Life extension is a big business. Everyone wants to live forever, even if all we do now is live through looking. Google has committed an investment up to six hundred million into the California Life Company to solve death. Ray Kurzweil, Google’s director of engineering, foresees the possibility of reincarnating his dead father into a digital avatar. PayPal co-founder Peter Thiel has invested in twenty-five biotech companies & the combination of gene therapy, nanotechnology, & artificial intelligence. Mark Zuckerberg & a handful of others have been funding “Breakthrough Prizes” for six scientists a year, three million apiece to prove death is as antiquated as intimacy, or love.

Chris Campanioni on death, social media and art.

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Erkenntnis, Undings and the Grape published 07/06/2016

Erkenntnis, Undings and the Grape

With the testing movement of lips, these words take on unusual forms, all new—taken from another mouth. The idea of their sounds guides my tongue over unfamiliar space, stumbling against small silences. It begins with weiß. Where light is. White is the release of everything that may be contained. It indicates presence, and the permission to look. Everything that appears is a way to write a when around an encounter.

By Lital Khaikin.

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Monuments of Fire published 04/06/2016

Photo c Monia Lippi

As far as I can see, I see plastic bags. It is spectacular. I am mortified, and deeply saddened, and ecstatic with bewilderment. And taking brief refuge in abstraction, I remember Sputnik, the Monolith and the Black Square, and I reconsider: perhaps when all is said and done the plastic bag will stand as the most sweeping and poignant icon of human achievement. But the landscape is heavier than metaphor and the air is leaden, draped in a scrim of inscrutability, something other than sadness, sharper than melancholy, and shallower. As if to see through it reveals only more of itself, and what it already is: the exchange of base things, a potlatch of kipple and murmur on the great chain of unending spasm and digestion.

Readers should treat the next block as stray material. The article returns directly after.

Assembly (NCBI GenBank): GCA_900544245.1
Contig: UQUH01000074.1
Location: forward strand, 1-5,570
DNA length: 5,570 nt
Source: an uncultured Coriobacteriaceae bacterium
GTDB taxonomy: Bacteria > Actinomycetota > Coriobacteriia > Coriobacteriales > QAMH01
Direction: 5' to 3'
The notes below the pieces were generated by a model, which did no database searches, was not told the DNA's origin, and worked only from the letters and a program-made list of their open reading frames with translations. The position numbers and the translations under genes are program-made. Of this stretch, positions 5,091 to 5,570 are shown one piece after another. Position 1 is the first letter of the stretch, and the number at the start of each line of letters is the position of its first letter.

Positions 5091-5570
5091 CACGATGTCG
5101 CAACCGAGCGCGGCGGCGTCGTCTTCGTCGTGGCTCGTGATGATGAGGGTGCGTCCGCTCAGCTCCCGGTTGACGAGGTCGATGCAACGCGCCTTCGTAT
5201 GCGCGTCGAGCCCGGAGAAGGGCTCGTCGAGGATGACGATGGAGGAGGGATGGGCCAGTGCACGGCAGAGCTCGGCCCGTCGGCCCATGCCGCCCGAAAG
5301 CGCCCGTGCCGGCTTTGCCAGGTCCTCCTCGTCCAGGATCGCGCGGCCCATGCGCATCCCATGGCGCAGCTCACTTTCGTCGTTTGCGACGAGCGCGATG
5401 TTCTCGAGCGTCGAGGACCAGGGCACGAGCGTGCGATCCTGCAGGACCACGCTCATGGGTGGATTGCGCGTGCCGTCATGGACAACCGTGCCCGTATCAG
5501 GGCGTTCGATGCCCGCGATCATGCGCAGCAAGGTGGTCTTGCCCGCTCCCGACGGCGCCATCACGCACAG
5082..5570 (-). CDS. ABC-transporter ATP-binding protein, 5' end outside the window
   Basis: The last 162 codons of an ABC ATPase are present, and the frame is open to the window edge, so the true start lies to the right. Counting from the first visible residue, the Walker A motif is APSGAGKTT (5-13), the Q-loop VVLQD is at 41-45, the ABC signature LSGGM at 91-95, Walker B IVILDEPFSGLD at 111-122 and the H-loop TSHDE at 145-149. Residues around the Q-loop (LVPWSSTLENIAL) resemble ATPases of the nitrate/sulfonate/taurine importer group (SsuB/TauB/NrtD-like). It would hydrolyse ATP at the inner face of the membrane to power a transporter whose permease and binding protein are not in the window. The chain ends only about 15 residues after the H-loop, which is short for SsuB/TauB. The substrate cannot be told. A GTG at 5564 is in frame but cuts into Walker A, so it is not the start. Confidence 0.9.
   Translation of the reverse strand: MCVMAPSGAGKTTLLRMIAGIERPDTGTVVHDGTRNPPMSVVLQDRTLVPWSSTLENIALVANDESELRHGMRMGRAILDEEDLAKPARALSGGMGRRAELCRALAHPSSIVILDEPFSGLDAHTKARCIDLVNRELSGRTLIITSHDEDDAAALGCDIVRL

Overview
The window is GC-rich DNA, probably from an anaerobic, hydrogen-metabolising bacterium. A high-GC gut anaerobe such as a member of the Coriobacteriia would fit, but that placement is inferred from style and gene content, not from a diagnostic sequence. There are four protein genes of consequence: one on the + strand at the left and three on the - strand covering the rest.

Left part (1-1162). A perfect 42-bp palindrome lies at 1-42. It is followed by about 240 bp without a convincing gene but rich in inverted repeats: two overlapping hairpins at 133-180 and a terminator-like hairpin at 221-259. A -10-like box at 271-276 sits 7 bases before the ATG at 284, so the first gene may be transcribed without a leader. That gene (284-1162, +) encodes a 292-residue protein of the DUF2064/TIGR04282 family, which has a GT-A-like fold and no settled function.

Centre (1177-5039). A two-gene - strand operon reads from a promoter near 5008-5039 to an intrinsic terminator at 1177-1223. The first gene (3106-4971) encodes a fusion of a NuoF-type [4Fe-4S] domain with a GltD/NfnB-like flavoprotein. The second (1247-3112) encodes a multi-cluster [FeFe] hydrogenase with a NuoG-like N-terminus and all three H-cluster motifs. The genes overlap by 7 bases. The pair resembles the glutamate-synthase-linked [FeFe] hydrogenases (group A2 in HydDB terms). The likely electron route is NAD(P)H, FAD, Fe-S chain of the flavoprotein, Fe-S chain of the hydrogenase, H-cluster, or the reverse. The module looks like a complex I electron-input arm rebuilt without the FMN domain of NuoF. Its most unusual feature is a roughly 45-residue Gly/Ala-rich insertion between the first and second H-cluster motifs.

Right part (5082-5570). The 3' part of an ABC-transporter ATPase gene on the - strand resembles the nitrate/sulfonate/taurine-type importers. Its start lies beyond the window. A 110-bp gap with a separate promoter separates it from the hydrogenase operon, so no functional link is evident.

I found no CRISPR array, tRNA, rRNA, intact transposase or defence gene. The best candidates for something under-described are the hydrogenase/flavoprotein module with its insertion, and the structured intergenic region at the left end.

By Jeff Wood.

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How You Too Can Write Certain of My Books published 30/05/2016


My experimental procedure, wherein I would take a line of text from Roussel’s original French version of Locus Solus (available at Gutenberg.org) and paste it into the online program so that I could then immediately sample the garbled and glitched auto-translation into my own narrative universe was something very much akin to the spirit of the original Rousselian work itself. Roussel had a very specific procedure for writing his books, something he outlined in the posthumously published How I Wrote Certain of My Books. The original title of the Afterword included in my version of Locus Solus was titled How I Rewrote One of His Books.

By Mark Amerika.

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Executing the Authority of Roland Barthes: A Recombinant Theory Manifesto published 27/05/2016


Like Barthes, what I enjoy in reading is not directly a text’s content or even its structure. To be with the one I love and to think of something else: this is how I have my best ideas, how I best invent what is necessary to my work. Every word is a Pandora’s box from which flies out every possibility of signification and perception; recombinant theory continually opens the text, refusing to describe or solve the qualities of discourse.

Joel Katelnikoff on his Inhabitations.